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​An MQ-1 Predator sits on the flight line Dec. 8, 2016, at Creech Air Force Base, Nev. Creech, which began flying the aircraft when it was Indian Springs Air Force Auxiliary Field, will retire the Predator on Friday. Air Force photo by SrA Christian Clausen

​The iconic MQ-1B Predator, which ushered in the age of drone warfare in the mid-1990s, will fly into the sunset on Friday.
The Air Force will hold an official retirement ceremony at Creech AFB, Nev., the headquarters of Air Force remotely piloted aircraft operations, on Friday, marking the end of the Predator's reign in the air and the shift to an MQ-9-dominated RPA fleet.
Creech has flown the Predator since 1995 when it began its operational life. At the time, the base was called Indian Springs Air Force Auxiliary Field. That same year, the Predator deployed to Albania and the 11th Reconnaissance Squadron stood up in Indian Springs. The squadron, later joined by the 15th Reconnaissance Squadron, flew the Predator's early missions, providing intelligence, surveillance, and reconnaissance for Operation Allied Force over the Balkans.
The Predator became an armed, constant eye in the sky in 2001 as Operation Enduring Freedom kicked off in Afghanistan. It has flown constant m​​issions in the Middle East ever since, undergoing a series of modifications and upgrades to keep it combat relevant. The modern wars in Afghanistan and Iraq proved the Predators capability, and that of pilots and sensor operators flying both unarmed and armed missions from air conditioned trailers in the Nevada desert.
"Wars are destructive," Abraham Karem, the engineer whose feats in the 1970s and 1980s made the Predator possible, told Air Force Magazine last year. The goal is "to win with the minimum casualties, both us and them. And I think armed UAVs being able to … look at the targets for a long time and throw a small missile can do that better than an F-16 coming in with a 2,000-pound bomb."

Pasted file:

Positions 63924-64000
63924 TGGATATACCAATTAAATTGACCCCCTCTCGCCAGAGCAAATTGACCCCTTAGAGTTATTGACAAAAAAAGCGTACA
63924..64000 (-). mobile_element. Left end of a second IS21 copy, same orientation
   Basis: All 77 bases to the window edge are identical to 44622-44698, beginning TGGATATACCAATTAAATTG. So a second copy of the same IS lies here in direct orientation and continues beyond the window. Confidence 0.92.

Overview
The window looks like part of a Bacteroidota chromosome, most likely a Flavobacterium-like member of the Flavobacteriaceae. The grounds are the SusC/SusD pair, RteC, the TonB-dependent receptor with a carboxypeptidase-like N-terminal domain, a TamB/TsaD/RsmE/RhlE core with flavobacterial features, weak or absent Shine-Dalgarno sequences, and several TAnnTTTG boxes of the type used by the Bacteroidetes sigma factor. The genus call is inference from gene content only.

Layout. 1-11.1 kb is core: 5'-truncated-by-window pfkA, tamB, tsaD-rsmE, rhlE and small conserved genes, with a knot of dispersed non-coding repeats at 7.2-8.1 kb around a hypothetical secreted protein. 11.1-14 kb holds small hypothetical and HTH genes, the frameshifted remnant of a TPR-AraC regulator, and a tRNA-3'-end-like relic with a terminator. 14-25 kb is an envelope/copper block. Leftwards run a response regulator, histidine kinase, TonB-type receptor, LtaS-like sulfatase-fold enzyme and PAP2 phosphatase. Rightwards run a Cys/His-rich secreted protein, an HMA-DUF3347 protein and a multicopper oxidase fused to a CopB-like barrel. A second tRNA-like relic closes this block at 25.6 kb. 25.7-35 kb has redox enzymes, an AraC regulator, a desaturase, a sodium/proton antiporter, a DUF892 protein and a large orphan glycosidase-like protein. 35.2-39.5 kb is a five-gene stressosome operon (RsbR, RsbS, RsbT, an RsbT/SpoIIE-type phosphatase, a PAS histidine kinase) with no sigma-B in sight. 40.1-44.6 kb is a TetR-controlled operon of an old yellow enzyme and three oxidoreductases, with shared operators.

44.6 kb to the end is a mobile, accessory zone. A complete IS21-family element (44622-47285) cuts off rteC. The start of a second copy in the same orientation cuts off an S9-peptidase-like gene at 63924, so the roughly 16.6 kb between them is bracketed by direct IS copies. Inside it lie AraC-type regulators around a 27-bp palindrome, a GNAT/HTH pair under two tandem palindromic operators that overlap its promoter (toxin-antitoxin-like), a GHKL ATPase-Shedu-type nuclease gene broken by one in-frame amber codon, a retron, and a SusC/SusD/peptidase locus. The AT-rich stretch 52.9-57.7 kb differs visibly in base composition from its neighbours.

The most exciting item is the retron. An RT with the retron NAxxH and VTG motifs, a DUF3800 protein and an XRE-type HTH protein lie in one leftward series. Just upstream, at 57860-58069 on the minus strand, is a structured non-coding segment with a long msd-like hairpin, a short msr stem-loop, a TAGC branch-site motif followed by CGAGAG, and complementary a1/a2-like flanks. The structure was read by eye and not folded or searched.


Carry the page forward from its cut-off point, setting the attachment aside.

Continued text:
The Air Force in 2011 received the last of its 268 Predators, at the time having accumulated more than 900,000 flight hours with a mission capable rate of 90 percent. As of 2017, the Air Force had 129 of the MQ-1s left. Some of the airframes have already made their way to museums in the US and England.
With the Predator retired, the Air Force plans to field 346 MQ-9 Reapers, which have better sensors, more fuel efficient engines, a higher ceiling, and larger armaments. Predators finished their combat mission in the Middle East last year as expeditionary squadrons transitioned to the MQ-9s.
"The Predator has been a workhorse in Iraq, Afghanistan, and the fight against ISIS," said Lt. Col. Douglas, commander of the 361st Expeditionary Attack Squadron in Southwest Asia as his unit flew its final MQ-1 flight in July. "When you see the results everyday on the battlefield, it's unfathomable at times."
The Air Force is retraining MQ-1 pilots and sensor operators to transition them from Predators to Reapers under a process that began in February of last year.
While Friday marks the ceremonial retirement of the aircraft, the transition from Predators to Reapers will not be completed until later this year, according to the Air Force. The US Army will also continue flying its derivative of the Predator, the MQ-1C Gray Eagle.